Our results show that positive temperature trends have been observed at most areas where mass mortalities have been reported. In addition, in the periods when mass mortalities have been documented, the monthly average temperature of the uppermost part of the water column was higher than that of 1945–1982, when mass mortalities were never observed. The relationship between mortalities and temperature trends at various depths was shown qualitatively by superimposing observed mortalities to temperature trends, but also quantitatively by counting mortalities observed in areas with a negative temperature trend in time vs areas with a positive trend.

In addition, the analysis of in situ temperature profiles shows that the Mediterranean Sea is changing in a non-homogeneous fashion (both across the basin and at different depth layers). The areas subjected to mass mortalities correspond to positive thermal anomalies, and the frequency of these co-occurring events is increasing. In the last twenty years, some attempts have been made at ascribing mass mortalities to positive thermal anomalies occurring in the water column [9], [34], [35]. However, evidences are sparse and limited to short time series. Here, we provide for the first time a systematic data collection of all available in situ vertical profiles of temperature for the uppermost part of the Mediterranean Sea water column (0–50 m), combined with a review on mass mortalities occurring at basin scale. This allows depicting a picture on the potential effects of temperature changes at Mediterranean scale, never addressed before.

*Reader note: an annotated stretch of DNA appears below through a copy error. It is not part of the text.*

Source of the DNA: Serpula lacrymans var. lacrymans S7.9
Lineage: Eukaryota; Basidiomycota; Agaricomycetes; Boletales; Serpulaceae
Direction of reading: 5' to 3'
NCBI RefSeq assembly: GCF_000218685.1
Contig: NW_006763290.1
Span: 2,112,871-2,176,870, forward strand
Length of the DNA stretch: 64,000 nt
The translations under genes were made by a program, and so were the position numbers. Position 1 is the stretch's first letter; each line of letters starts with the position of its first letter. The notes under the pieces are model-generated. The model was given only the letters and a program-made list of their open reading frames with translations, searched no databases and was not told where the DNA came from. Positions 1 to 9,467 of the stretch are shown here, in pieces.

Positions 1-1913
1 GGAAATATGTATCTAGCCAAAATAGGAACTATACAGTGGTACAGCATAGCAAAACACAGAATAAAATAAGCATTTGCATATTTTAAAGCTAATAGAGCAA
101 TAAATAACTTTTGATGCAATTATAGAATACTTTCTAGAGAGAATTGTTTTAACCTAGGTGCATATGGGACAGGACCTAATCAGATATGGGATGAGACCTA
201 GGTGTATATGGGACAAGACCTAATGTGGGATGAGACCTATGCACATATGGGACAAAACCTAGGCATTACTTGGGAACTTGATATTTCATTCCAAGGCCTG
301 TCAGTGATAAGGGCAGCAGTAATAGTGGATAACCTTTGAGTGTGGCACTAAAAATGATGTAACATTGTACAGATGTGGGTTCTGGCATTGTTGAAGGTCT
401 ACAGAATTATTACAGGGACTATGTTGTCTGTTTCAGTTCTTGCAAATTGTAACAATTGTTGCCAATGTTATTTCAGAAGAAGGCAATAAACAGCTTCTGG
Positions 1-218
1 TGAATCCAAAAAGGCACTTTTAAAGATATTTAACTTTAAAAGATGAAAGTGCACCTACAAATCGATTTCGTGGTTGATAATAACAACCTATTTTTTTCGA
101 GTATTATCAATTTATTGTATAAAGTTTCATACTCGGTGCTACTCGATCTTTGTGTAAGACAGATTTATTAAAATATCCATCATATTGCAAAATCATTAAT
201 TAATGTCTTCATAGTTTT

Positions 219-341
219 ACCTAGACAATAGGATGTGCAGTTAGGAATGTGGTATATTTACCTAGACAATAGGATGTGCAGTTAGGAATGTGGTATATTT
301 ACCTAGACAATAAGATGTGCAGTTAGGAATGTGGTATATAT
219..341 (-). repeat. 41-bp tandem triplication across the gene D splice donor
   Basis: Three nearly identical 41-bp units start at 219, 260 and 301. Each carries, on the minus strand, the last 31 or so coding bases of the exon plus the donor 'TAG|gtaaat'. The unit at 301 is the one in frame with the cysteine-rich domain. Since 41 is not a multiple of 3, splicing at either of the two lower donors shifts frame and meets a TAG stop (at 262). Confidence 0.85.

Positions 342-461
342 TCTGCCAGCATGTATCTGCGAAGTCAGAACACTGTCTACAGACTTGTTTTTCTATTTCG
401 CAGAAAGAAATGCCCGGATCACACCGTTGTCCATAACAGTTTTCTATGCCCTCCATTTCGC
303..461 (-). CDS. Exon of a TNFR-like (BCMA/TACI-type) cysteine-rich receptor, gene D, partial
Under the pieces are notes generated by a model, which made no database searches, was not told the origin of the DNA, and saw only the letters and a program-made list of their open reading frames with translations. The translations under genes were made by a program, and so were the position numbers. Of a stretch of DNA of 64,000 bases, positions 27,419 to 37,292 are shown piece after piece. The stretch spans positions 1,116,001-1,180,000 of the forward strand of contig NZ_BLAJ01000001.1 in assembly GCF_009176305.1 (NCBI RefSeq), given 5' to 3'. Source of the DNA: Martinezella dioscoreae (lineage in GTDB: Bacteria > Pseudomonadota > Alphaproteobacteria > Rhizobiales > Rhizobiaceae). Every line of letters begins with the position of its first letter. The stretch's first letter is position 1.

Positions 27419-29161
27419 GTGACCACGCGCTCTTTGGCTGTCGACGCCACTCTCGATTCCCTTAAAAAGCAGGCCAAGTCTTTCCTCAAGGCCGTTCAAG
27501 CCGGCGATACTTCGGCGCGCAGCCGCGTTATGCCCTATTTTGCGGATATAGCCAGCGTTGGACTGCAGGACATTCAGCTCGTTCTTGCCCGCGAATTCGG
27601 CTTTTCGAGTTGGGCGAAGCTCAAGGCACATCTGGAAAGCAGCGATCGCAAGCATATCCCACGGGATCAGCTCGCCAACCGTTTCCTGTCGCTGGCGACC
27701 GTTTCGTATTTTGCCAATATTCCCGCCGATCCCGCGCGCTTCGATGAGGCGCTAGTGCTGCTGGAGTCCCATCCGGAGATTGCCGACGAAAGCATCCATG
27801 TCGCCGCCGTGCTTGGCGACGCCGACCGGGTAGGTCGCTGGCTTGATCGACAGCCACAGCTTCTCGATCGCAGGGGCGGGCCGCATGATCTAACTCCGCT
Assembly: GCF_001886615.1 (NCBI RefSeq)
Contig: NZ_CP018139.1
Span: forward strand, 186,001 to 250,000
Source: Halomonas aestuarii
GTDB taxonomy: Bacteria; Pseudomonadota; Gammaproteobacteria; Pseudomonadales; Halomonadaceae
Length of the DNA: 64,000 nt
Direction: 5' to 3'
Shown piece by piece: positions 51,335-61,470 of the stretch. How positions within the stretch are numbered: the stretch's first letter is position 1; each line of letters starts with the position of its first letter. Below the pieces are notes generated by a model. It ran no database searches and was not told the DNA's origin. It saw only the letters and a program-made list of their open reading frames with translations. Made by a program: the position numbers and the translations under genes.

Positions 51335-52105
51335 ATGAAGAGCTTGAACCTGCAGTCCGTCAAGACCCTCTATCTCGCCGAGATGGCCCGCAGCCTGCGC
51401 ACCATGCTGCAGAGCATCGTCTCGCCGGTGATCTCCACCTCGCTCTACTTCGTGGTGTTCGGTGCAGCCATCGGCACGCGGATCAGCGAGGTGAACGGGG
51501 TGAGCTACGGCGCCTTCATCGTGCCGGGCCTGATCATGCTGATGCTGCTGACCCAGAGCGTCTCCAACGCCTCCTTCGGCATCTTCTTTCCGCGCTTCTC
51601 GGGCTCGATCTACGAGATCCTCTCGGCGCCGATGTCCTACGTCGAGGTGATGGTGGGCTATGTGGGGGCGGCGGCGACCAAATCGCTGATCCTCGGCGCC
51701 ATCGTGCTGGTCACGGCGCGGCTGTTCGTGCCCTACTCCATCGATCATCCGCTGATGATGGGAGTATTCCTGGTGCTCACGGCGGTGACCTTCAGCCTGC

In the literature, clear increases in SST have been repeatedly documented, leading to the conclusion that the surface layer of the Mediterranean Sea is warming [24], [25]. However, when the analysis is extended to the vertical structure of temperature in the upper part of the water column across the basin, a more complex picture emerges.

Irregular distribution in time, spatial inhomogeneity, and change of instrumentation add noise to the in situ data, possibly resulting in data over-dispersal, increasing the potential of masking small mean temperature changes and, possibly, also general trends. The used instrumentation (bottles, XBTs, MBTs, CTDs), and their possible malfunctioning are presently debated in the scientific literature [58][60]. Systematic errors in depth estimation using XBTs produce biases in temperatures that are difficult to compensate without an independent reliable dataset. In addition, the high number of mass mortality events observed during the last decades might also be a reflection of the more intense observation efforts compared to the earlier period (before 1983). Future, dedicated observation is essential for reaching robust conclusions.